Skills and techniques are easier to teach, but values, beliefs, and attitudes are much harder to teach - and harder for managers to learn. Yet, these are the underlying issues that will most make managers successful - or not.
How important is it to help managers succeed? Beyond description. Managers and how they manage their reporting staff set the tone for your entire business operation. Managers are the front line representation of your business. The majority of communication about the business is funneled through your managers. When employees resign, the top reason for their resignation is their relationship with their manager. People leave managers, not jobs or employers.
Select Managers for Managing People
In a job description for a manager, core job functions, traits, and abilities are listed. With this as a guide, manager selection should focus on both the management skills and the candidates' cultural fit. Within the cultural fit component of your interview and selection process, a candidate for a manager position must demonstrate that he or she has beliefs, values, and a work style that are congruent with those of your organization.
In a people-oriented, forward looking organization, you'll want to select managers who exhibit these characteristics.
- Value people
- Believe in two-way, frequent effective communication and listening
- Want to create an environment in which employees are empowered to take charge of their jobs
- Able to hold people accountable and responsible without punitive measures
- Demonstrate leadership and clear direction
- Believe in teamwork
- Place the customer at the center of their reason for existence and regard reporting staff as customers
Mistakes Managers Make Managing
With all of this in mind about managers, preventing management mistakes and dumb decisions is paramount for a successful organization. Do you want to become a better manager? Here are the managing mistakes you most want to notice, prevent, and avoid.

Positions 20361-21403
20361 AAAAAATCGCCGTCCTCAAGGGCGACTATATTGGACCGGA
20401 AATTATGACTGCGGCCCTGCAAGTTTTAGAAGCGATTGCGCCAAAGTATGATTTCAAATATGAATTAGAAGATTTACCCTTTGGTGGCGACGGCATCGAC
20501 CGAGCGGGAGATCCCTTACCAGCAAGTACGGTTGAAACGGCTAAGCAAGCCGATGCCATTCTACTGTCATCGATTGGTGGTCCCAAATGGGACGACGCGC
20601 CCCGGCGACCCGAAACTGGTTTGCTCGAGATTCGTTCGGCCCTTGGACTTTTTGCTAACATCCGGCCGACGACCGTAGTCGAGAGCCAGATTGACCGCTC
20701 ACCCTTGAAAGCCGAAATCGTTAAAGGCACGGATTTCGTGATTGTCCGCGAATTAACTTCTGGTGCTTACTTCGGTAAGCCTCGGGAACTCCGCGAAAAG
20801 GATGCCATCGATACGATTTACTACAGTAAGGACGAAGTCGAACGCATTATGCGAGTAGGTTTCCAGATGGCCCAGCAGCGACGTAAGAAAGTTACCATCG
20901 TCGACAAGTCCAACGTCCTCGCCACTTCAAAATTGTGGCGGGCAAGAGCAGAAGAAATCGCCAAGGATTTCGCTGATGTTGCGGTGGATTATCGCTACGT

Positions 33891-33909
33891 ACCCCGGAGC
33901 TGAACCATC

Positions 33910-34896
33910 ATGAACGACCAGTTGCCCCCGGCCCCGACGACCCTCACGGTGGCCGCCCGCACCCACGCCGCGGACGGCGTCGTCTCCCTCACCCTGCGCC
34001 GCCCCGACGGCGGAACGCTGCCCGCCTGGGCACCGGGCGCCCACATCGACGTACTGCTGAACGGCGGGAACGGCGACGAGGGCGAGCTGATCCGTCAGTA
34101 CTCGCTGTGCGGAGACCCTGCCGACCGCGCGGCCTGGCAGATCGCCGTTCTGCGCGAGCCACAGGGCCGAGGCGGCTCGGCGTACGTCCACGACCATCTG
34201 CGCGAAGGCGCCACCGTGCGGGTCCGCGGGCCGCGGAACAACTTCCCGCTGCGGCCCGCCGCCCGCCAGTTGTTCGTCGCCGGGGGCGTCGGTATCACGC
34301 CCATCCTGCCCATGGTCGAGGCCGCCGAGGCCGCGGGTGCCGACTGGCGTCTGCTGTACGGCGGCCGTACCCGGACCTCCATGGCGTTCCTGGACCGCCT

- Fail to get to know employees as people: Developing a relationship with reporting employees is a key factor in managing. You don't want to be your employees' divorce counselor or therapist, but you do want to know what's happening in their lives. When you know where the employee is going on vacation or that his kids play soccer, you are taking a healthy interest in your employees' lives. Knowing that the dog died, expressing sympathy, or that her daughter won a coveted award at school make you an interested, involved boss. Knowing employees will make you a better manager, a manager who is more responsive to employee needs, moods, and life cycle events.
- Fail to provide clear direction: Managers fail to create standards and give people clear expectations so they know what they are supposed to do, and wonder why they fail. If you make every task a priority, people will soon believe that there are no priorities. More importantly, they will never feel as if they have accomplished a complete task or goal.
Within your clear expectations, if you are either too rigid or too flexible, your reporting employees will feel rudderless. You need to achieve an appropriate balance that allows you to lead employees and provide direction without dictating and destroying employee empowerment and employee engagement.
- Fail to trust: When managers don't trust people to do their jobs, this lack of trust plays out in a number of injurious ways. Micromanaging is one example. Constant checking up is another. Treat people as if they are untrustworthy - watch them, track them, admonish them for every slight failing - because a few people are untrustworthy. Are you familiar with the old tenet that people live up to your expectations?